Washing your car in your driveway on a summer day is a classic ritual of car ownership. Sure, you can pay a machine to do a serviceable job without any effort, but the best results require a hands-on approach. Here’s how to make your vehicle sparkle and protect its finish with a proper hand car wash.
Tools and supplies:
- Garden hose and nozzle
- Car wash soap*
- Wheel and tire cleaner (optional)
- Bug and tar remover (optional)
- Sponge or washing mitt made of sheepskin or microfiber
- Brush or extra sponge for the tires
- Two buckets
- Microfiber drying towel, shammy and/or squeegee
- Wax, either spray or rub-on (optional)
- Polish (optional)
*Don’t use dishwashing soap or other household cleaning products as these abrasive or pH-unbalanced cleaners may harm your vehicle’s finish.
Park your vehicle in the shade if possible, and wait until the exterior is cool to the touch. This will prevent the vehicle from prematurely drying and creating water spots. Ensure all the doors and windows are fully closed.
Grab your garden hose, attach a spray nozzle and use it to wash away any loose dirt and debris from the roof down to the tires. Pre-treat any stubborn stains (e.g. bugs or bird droppings) by applying bug and tar remover soap directly to the stain.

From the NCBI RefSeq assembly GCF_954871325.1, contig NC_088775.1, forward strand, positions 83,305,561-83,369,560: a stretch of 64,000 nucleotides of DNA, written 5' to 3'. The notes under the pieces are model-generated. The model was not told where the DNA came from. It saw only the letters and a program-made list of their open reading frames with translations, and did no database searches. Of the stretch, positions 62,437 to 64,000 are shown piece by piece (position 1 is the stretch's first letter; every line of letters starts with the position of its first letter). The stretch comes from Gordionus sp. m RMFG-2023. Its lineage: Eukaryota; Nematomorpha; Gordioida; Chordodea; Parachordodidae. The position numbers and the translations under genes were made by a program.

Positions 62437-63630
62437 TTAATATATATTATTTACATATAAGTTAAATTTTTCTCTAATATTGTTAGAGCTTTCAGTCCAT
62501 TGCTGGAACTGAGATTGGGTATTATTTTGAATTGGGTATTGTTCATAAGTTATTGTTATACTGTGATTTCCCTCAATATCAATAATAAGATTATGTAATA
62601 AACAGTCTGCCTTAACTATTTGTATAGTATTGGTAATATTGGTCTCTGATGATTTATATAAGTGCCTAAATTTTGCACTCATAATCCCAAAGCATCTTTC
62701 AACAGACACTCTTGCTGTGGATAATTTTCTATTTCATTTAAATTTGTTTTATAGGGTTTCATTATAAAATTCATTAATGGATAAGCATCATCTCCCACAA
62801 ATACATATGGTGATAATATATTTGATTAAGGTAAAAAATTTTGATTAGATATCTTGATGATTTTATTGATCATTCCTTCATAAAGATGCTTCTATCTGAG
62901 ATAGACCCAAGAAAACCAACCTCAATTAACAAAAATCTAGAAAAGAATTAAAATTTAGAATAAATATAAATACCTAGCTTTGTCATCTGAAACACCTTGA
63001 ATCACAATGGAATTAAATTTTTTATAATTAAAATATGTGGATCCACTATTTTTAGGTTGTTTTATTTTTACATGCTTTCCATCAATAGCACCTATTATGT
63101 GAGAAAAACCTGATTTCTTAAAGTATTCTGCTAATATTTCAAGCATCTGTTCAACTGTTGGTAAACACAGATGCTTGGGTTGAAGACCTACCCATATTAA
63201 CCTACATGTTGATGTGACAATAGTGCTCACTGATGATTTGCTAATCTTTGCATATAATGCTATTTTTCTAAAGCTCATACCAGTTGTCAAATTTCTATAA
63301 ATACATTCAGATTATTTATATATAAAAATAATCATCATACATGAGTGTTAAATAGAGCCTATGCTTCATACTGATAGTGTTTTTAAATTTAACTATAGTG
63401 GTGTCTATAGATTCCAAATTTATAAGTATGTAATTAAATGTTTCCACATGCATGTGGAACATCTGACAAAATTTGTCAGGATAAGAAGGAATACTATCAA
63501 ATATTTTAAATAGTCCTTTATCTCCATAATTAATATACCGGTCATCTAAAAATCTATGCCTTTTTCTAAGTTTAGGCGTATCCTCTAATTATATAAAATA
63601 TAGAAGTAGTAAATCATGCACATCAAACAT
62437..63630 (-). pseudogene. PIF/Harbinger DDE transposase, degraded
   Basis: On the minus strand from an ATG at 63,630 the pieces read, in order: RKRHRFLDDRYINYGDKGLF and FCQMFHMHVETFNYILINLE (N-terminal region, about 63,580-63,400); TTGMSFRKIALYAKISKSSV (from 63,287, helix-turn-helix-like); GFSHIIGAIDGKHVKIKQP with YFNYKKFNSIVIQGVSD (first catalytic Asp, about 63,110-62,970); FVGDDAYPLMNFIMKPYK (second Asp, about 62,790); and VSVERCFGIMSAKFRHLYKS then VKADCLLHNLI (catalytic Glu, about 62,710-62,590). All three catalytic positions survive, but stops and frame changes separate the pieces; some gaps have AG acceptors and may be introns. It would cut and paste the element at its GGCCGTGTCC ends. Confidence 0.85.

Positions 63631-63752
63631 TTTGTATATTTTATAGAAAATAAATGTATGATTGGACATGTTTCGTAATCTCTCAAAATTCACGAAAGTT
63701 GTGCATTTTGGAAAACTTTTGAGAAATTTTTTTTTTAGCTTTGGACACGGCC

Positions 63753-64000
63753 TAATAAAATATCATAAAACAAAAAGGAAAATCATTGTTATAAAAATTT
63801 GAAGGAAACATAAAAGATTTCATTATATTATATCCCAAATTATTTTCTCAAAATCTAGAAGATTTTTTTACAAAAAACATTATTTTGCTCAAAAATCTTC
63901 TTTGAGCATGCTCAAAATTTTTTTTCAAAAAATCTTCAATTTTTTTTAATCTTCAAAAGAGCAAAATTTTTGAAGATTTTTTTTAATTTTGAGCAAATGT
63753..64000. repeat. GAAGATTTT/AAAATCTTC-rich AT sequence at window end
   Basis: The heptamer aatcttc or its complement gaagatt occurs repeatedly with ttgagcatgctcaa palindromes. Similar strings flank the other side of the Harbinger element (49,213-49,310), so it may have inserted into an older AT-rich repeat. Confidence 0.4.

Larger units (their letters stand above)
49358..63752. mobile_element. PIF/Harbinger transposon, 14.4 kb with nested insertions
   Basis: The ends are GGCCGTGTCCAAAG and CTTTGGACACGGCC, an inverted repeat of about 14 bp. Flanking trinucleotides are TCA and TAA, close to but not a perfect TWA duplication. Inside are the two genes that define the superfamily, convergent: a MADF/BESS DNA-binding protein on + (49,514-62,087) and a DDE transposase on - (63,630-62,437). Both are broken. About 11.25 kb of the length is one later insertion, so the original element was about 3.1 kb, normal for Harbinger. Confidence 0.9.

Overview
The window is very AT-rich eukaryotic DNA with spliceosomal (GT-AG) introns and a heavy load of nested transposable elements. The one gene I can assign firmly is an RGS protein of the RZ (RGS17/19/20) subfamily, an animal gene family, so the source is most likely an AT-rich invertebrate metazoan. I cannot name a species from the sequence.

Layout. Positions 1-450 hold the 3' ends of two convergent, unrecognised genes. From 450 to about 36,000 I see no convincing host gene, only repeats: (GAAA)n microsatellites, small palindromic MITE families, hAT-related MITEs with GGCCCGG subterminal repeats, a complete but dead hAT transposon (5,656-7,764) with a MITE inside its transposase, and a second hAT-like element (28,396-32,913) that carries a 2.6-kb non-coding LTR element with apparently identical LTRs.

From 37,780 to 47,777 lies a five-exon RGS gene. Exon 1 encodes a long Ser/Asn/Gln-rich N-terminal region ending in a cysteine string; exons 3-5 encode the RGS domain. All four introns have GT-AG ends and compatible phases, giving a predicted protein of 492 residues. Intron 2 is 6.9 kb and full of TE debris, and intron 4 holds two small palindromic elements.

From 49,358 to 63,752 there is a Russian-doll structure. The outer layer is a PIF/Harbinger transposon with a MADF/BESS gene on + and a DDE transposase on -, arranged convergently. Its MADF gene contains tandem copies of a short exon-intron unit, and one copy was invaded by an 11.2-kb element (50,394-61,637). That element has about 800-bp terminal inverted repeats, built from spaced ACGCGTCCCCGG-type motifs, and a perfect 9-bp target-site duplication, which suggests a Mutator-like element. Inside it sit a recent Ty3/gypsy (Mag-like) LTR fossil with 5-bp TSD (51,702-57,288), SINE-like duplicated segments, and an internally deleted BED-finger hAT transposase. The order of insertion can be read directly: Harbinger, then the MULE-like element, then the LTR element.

After rinsing your entire vehicle, fill one bucket with water and add soap according to the product’s directions. Start by scrubbing the wheels with a sponge or scrub brush. Alternatively, wheel and tire cleaner can be used instead of soap. Refill the soapy water if it becomes dirty.
Use the soapy water and mitt or sponge to begin soaping one section of the vehicle. Wipe vertical surfaces, such as doors, with a stiff-armed up-and-down motion and horizontal surfaces, such as the hood, with a left-to-right motion to prevent swirls. Don’t scrub too hard or you may risk damaging the finish. When you’re done with one section, rinse off all the soap before moving on to the next. Periodically rinse out the mitt in the second bucket. Give the vehicle a final rinse-off once done with the soap.
You can let your vehicle air-dry if you’re not picky about the final effect, but that may produce a spotty result. To avoid water spots and streaks, use a squeegee (if you have one) to remove most of the water, then follow up with a microfiber towel. As with washing, use straight passes to prevent creating swirls.
Wait until your vehicle is fully dry before applying any wax or polish. Polish will add shine, and wax will protect the vehicle’s paint. If water doesn’t form beads on the vehicle’s finish, then it could use a fresh coat of wax. Note that waxes are only effective when used after washing with proper car soap.
If you regularly drive your vehicle, aim to wash it every two weeks or more often as needed and wax it every six months. This routine will keep your vehicle looking its best while protecting its finish and helping it last longer.